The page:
She did give me some good information on pacing and living with chronic pain and fatigue, although most of it wasn't new to me thanks to the internet. The information about how chronic pain affects confidence was useful. She also recommended strongly that I restart swimming. This was very helpful, as due to our tight budget I had not been able to go swimming this year, but this information from the physio enabled me to raise it further up our priority list, so I have been able to go once a week since then.

I made an appointment for a few weeks later, and went home, not sure what to think. I started the exercises and swimming and waited to see how things would progress. I then got a phonecall to cancel my next appointment as the physio would be away. I decided to delay making a new one and see how I got on working with the information I had for a while longer. After some experimentation, I have settled into the following routine:

Monday- a strength training workout, including the exercises given by the physio, or related ones, plus more for other parts of the body. I am using weights instead of the bands as they feel better for my joints (the increase in resistance from the bands through the movement, as they stretch, does not feel good as it causes considerable diagonal leverage on my joints) and are simpler to use.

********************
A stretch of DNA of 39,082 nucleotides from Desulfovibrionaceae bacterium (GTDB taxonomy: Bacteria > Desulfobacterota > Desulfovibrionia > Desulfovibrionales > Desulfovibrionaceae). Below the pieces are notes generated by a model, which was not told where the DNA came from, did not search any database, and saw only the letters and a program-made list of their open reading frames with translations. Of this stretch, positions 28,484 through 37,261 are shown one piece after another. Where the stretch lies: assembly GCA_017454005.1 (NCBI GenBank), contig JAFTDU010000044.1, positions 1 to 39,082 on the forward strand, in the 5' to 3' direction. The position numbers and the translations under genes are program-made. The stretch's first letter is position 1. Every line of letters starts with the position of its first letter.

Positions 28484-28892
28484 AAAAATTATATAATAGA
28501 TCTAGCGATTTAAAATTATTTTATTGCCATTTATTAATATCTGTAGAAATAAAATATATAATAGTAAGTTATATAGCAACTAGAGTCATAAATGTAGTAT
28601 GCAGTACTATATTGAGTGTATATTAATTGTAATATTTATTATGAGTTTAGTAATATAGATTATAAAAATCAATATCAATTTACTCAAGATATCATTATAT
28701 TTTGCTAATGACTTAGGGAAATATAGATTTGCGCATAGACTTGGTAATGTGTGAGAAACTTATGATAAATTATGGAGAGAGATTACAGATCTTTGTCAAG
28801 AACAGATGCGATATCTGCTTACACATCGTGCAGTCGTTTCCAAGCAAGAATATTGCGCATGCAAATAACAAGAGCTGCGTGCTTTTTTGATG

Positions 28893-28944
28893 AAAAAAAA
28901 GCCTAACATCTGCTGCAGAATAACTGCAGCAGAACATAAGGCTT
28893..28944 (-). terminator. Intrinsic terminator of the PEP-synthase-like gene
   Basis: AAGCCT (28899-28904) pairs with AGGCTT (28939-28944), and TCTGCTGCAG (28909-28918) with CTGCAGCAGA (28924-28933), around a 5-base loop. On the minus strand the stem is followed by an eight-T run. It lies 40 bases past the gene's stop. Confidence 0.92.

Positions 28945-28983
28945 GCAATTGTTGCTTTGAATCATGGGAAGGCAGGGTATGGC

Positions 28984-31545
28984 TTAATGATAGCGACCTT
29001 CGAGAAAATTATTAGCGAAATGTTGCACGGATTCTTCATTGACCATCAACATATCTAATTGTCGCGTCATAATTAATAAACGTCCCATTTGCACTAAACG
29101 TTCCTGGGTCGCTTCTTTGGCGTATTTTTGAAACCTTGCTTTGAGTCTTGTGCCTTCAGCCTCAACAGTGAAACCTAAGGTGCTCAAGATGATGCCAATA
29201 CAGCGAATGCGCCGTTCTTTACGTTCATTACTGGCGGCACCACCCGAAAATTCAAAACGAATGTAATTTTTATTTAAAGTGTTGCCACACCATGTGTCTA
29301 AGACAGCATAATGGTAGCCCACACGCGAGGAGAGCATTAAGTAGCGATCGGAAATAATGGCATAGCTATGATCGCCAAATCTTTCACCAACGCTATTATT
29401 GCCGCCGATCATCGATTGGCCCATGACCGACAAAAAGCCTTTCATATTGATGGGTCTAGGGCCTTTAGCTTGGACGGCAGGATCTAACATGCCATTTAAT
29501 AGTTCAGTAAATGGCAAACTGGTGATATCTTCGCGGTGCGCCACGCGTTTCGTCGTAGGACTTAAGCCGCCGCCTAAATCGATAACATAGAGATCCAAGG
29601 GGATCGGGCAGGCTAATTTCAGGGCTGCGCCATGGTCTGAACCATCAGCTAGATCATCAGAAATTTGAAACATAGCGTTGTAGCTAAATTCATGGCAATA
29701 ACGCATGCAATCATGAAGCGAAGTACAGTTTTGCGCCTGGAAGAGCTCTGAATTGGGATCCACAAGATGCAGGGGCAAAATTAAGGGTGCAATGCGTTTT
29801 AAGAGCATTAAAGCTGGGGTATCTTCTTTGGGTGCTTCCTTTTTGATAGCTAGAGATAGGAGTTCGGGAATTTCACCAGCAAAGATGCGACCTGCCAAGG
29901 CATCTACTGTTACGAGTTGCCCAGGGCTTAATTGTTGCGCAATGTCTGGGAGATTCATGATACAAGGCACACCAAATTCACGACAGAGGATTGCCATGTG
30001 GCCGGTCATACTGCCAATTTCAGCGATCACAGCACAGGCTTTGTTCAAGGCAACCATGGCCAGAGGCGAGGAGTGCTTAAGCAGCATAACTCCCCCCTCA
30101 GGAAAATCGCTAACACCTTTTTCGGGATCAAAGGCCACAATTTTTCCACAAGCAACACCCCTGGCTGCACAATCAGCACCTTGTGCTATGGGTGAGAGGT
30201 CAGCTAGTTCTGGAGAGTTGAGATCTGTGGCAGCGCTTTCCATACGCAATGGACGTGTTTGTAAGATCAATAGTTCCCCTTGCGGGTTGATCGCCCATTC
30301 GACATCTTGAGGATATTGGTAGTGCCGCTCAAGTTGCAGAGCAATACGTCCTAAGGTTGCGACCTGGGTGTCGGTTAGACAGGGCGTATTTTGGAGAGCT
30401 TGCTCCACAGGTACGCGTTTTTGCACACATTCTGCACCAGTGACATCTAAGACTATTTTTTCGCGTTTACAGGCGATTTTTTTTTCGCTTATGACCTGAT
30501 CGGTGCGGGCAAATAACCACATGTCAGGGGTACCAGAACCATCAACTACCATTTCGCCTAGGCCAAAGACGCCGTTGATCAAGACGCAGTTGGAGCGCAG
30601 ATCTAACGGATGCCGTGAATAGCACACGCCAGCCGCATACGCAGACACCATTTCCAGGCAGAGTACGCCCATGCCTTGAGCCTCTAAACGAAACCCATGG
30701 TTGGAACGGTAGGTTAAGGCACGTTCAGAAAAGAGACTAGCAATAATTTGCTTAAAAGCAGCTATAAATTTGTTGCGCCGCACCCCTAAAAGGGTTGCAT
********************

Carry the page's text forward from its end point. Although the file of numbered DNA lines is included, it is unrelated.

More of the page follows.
Wednesday- DDPYoga workout (more about that later), done carefully, with modications where needed.

Friday- Swimming, usually 45 mins to 1 hour (I think if I can swim for an hour at mostly middle lane pace, I am not "very unfit"!). I love swimming, it is so soothing and while I am in the water, the aches and soreness in my body are considerably diminished. Sometimes my hips huirt at the beginning and i can't swim breastroke legs properly, but after a few lengths there is usually a clunk and then my hips start to function normally again (does that sound muscular to you?!).

In addition, I continue to walk the school run and lead a general active life. I also bought Wii Fit which I find useful especially for doing a short bit of activity to wake me up when I am feeling sluggish but not really needing or able to rest. Wii Fit tells me I have lost 12lbs since I began my new routine, in addition to some dietary changes with the aim of helping my digestive symptoms. I haven't gone hungry at all and am eating lots of nutritious foods, so I take the weight loss as a very good sign that what I am doing suits me and is improving my general health.